Pretty hand-made shelf edging with decorative stars.
Laura and Mary made new starry papers for the shelves, and Ma made vanity cakes. – On the Banks of Plum Creek, Chapter 23, “Country Party”
As Laura Ingalls Wilder wrote in By the Shores of Silver Lake, “There are so many ways of seeing things.”
I had an “a-ha” moment in Ma and Pa’s Third Street house this summer. The gray kitchen cabinet shelves (built by Charles Ingalls and original to the house – the white cabinets with dry sink are not period, nor were they built by Mr. Ingalls!) sported a paper edging with cut-out stars. Laura describes such edging in On the Banks of Plum Creek (see Chapter 17, “Moving In”). Ma brings out two long strips of brown wrapping-paper and folds them, accordion-style. She then shows Mary and Laura how to cut tiny bits out of the paper, which, when unfolded, reveals a row of stars. The paper is spread on the shelves behind the stove, with the stars hanging over the edge. The manuscript version of the story is slightly different. Ma doesn’t fold the paper, but she shows Mary (then Laura, using a separate strip) how to cut stars along the edge with small scissors.
I’ve been in the Third Street house countless times over the decades and I’ve seen that edging in person and in photographs, but this time I just stopped and stared. You see, I had always pictured the stars as positives (meaning the stars are made of paper), not negatives (meaning the stars are holes in the paper). The edging in De Smet had starry holes. When I got home from my trip, I cut two strips of computer paper, cut stars in them both ways to make sure what I had always pictured could be done, hung them on my magnet board and then promptly forgot about them, until now, when I took a photo of them to use for the navigation button to this entry.
I’m still not convinced that the Ingallses’ stars were holes. How do you picture them?
Today, I was reading a newspaper from the early 1880s and saw this: In any small stationery store or grocery the eye is attracted by an edge of colored paper hanging from each shelf. The shelf paper, as it is called, has scalloped edges, and is perforated in prettily arranged designs, making a lace-like appearance. I found more information:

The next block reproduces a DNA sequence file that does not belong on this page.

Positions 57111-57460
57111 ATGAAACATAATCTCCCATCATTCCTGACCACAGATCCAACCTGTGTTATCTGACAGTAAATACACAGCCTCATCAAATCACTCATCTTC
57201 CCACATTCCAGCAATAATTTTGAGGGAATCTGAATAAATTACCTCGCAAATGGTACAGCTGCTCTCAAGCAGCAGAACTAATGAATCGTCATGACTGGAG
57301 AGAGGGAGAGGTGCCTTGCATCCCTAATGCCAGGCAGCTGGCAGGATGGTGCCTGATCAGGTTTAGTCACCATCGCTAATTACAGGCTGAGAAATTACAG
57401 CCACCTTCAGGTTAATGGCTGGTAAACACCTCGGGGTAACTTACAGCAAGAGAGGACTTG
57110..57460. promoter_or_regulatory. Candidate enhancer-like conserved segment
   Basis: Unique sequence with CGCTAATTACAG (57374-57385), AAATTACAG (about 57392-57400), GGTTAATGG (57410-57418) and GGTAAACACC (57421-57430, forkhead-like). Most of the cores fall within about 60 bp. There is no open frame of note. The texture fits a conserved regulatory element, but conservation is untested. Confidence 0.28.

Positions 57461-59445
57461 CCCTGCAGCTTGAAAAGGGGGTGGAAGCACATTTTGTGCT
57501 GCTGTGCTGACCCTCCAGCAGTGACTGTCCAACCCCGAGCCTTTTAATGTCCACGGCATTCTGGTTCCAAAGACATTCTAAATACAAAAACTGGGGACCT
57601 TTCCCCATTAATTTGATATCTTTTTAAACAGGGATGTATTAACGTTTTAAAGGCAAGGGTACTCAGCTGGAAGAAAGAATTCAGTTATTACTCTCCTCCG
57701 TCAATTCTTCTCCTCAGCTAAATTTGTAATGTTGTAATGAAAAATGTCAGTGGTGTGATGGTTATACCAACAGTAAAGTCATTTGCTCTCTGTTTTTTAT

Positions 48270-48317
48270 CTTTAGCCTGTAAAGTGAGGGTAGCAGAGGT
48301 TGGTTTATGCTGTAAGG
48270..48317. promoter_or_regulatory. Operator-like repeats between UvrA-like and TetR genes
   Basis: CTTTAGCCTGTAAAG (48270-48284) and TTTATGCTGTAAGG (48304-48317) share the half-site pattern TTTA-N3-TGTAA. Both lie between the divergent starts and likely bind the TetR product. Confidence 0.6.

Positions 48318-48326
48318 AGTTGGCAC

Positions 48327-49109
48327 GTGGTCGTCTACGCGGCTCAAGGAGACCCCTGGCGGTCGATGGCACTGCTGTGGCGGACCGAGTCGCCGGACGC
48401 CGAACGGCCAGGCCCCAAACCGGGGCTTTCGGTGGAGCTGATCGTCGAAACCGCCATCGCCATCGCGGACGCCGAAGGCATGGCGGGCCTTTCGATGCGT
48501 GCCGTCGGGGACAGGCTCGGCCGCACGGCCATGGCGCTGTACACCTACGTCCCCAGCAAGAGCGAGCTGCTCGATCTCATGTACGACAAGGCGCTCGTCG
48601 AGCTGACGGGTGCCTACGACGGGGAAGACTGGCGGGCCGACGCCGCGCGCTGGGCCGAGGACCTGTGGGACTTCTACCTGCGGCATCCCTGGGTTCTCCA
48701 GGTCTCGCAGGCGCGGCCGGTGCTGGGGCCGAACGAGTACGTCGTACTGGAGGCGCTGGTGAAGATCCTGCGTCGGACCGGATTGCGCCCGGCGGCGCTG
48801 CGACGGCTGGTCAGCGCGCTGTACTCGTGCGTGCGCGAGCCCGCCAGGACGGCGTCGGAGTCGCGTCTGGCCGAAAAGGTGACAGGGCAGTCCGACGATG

“The business in shelf paper is only about ten years old,” a manufacturer said. “Then, its edges were cut by a cutting machine, and the cost came to about $1.50 per gross. By and by better machinery was used, and the price fell to 40 cents per gross, and then I came in with labor-saving machinery and I further reduced it to 20 cents. The paper used when the industry began to spread out was of good quality, and was called poster paper; now we use a peculiar kind made of wood pulp, and unless they can get some cheaper material that kind of paper will never be less in price. We take that paper and run it through a stamping machine, which stamps out the design. The dies used in stamping are very costly, and the presses also. Here is one worth about $3,000 including dies. The quantity of shelf paper sold is amazing. We ship it by the ton. I think that $150,000 worth is sold in a year. Another branch of this business is stamping out stars, squares, etc. in pretty designs. Perhaps you think that these stars, which are so complicated and delicate, are stamped out with a die with a full design on it. That would be too expensive. I have a number of girls to fold paper for me, and according as to how it is folded, so is the design. It is run through the press and stamped, and when it is taken out and unfolded, there is your perfect edging.”
Little House shelf edging – the ultimate in starry papers!
Is it possible that Caroline Ingalls copied a popular decorative edging sold commercially? Something she had seen in Mr. Owen’s store, perhaps? Something that was “all the rage” in Walnut Grove, but could be made cheaper at home, as is often the case?
Decorative shelf edging is still popular today. When I lived in Montana, I crocheted long strips of lace to use for shelf edging – a pattern from Rose Wilder Lane’s needlework book, of course. I’m a big fan of MaryJanesFarm magazine, and they sell cute white paper edging online. The November-December 2011 issue of Victoria magazine included a picture of a china cabinet sporting scalloped edging made from strips cut from 1882 newspapers. With all the scissors and punches available today enabling you to easily cut fancy borders, holes, and shapes, there’s no limit to the decorations you can add to paper borders, whether they’re made of white paper, brown wrapping paper, or even pages from your favorite Little House book, like the edging I made for the shelves in the jelly cabinet where I keep my good crystal!
starry paper (BPC 17, 43)